Forexpros – U.S. grain futures edged higher during European morning hours on Wednesday, with corn and soybean prices consolidating just below multi-week highs hit in the previous session.

Meanwhile, wheat futures rose to a three-week high amid concerns over a disruption to Russian supplies.

Agricultural commodities received an additional lift from a broadly weaker U.S. dollar. The dollar index, which tracks the performance of the greenback against a basket of six other major currencies, was down 0.15% to trade at 81.50.

A weaker dollar boosts the appeal of U.S. crops to overseas buyers and makes commodities more attractive as an alternative investment.

Markets were awaiting the conclusion of a Federal Reserve policy-setting meeting later in the day, amid growing speculation the central bank will move to stimulate growth in the world’s largest economy.

A growing number of Fed watchers expect the central bank to extend its Operation Twist program, in which it sells short-term bonds to buy long-term ones. The current USD400 billion Twist program is set to expire at the end of June.

On the Chicago Mercantile Exchange, corn futures for July delivery traded at USD6.1413 a bushel, easing up 0.2%. The July contract traded in a range of USD6.1463 a bushel, the daily high and a session low of USD6.0938 a bushel.

Prices touched a high of USD6.1675 a bushel on Tuesday, the highest since May 22.

Front-month corn futures have rallied nearly 5% so far this week, as concerns over crop conditions in the U.S. corn-belt boosted sentiment on the grain.

Weekly crop progress data from the U.S. Department of Agriculture showed that the recent adverse weather conditions across the U.S. Midwest and Great Plains-region caused significant damage to corn crops in the area.

According to the USDA, 63% of the U.S. corn crop was rated in ‘good’ to excellent’ condition as of last week, down from 66% the previous week and below the 70% recorded in the same week a year earlier.

Corn prices have been boosted in recent sessions by concerns that dry soil in the U.S. corn-belt could strain the development of crops in the region, just as it enters its key pollination phase in the next few weeks.

Wall Street investment firm Morgan Stanley said in a report Tuesday that corn prices could rally to as high as USD7.00 per bushel, citing dry weather conditions which could elicit a negative production surprise.

The U.S. produced 38% of the world’s corn last year, making it the both world’s largest corn producing nation and the largest exporter of the grain.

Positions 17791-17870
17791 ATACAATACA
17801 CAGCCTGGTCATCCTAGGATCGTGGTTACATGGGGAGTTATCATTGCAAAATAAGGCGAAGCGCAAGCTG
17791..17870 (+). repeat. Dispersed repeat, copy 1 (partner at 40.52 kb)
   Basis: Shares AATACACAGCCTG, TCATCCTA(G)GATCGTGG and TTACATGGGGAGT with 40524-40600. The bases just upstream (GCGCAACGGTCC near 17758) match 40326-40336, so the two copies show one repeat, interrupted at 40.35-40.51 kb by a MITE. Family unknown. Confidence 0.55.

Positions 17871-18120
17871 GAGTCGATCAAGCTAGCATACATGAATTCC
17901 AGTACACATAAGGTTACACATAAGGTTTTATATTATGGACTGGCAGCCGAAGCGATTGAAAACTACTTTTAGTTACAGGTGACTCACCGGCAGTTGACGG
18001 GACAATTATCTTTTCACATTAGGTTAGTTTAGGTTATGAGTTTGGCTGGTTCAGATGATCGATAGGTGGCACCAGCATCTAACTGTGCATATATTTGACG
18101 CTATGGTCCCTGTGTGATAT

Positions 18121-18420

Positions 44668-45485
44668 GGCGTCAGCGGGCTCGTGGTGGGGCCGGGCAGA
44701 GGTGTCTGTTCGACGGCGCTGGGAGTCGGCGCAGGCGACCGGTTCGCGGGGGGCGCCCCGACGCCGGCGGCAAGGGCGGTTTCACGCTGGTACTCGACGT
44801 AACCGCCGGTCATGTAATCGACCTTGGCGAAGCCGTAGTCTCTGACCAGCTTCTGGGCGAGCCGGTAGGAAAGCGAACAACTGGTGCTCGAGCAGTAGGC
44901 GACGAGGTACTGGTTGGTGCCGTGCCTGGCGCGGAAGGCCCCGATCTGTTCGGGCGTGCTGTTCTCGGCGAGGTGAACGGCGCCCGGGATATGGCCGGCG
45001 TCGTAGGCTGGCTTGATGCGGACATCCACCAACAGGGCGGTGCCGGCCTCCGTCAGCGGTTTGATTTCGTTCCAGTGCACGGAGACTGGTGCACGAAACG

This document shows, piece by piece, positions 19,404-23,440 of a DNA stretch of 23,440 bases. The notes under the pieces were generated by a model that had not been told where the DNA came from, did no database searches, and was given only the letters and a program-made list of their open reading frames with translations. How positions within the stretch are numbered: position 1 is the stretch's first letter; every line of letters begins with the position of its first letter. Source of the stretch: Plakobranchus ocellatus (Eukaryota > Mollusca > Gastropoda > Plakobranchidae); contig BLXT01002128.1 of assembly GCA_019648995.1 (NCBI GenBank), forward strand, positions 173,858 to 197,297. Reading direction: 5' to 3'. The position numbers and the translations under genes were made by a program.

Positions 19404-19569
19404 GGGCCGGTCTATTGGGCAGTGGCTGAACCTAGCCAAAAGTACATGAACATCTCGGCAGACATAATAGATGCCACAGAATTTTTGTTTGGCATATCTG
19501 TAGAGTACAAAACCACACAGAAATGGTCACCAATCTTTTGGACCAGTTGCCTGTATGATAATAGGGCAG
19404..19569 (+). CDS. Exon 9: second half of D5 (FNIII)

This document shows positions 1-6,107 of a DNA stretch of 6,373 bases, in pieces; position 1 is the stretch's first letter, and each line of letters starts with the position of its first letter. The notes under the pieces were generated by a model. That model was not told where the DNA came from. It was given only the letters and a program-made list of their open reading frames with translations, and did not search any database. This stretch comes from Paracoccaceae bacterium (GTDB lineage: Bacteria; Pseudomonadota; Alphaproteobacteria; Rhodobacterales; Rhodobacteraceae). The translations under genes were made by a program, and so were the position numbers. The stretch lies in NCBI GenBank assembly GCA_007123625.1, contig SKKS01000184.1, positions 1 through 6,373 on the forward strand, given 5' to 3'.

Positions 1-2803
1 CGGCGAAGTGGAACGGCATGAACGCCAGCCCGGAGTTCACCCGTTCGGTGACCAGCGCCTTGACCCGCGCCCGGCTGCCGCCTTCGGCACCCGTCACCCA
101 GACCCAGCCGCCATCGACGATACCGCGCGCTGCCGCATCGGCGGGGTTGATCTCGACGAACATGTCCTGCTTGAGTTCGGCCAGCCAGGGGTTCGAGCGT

Elsewhere, soybeans futures for July delivery traded at USD14.4313 a bushel, gaining 0.65%. It earlier rose by as much as 0.85% to trade at a session high of USD14.4688 a bushel.

Front-month prices touched a high of USD14.5112 on Tuesday, the highest since May 11.

Soy prices advanced, as the same hot, dry weather that boosted corn was seen benefitting soy prices as well.

The USDA said the soybean crop was 56% ‘good’ to ‘excellent’ last week, down from 60% the previous week. Nearly 68% of the crop was ‘good’ to ‘excellent’ in the same week a year earlier.

Meanwhile, wheat for July delivery traded at USD6.5088 a bushel, easing up 0.2%. It earlier rose by as much as 0.4% to trade at USD6.5250 a bushel, the highest since May 31.

Wheat futures tracked strong gains in corn. Wheat and corn prices are linked because both can be used as animal feed.

Prices found further support after influential Russian industry group SovEcon cut its forecast for Russia’s wheat harvest to 50.0 million tonnes, down 3.0 million tonnes from a previous estimate, citing damage from dry weather.

Wheat futures also continued to draw support from expectations of increased demand from China after the nation’s official think-tank revised down estimates on the country’s winter crop to 111.7 million tonnes from a previous forecast of 114 million tonnes.

The downbeat crop outlook raised speculation that China will increase its imports of U.S. wheat to make up for the shortfall.

The Asian nation bought 110,000 metric tons of U.S. soft red winter wheat last week, its largest single purchase of that class of wheat in more than eight years.

Corn is the biggest U.S. crop, valued at USD66.7 billion in 2010, followed by soybeans at USD38.9 billion, government figures show. Wheat was fourth at USD13 billion, behind hay.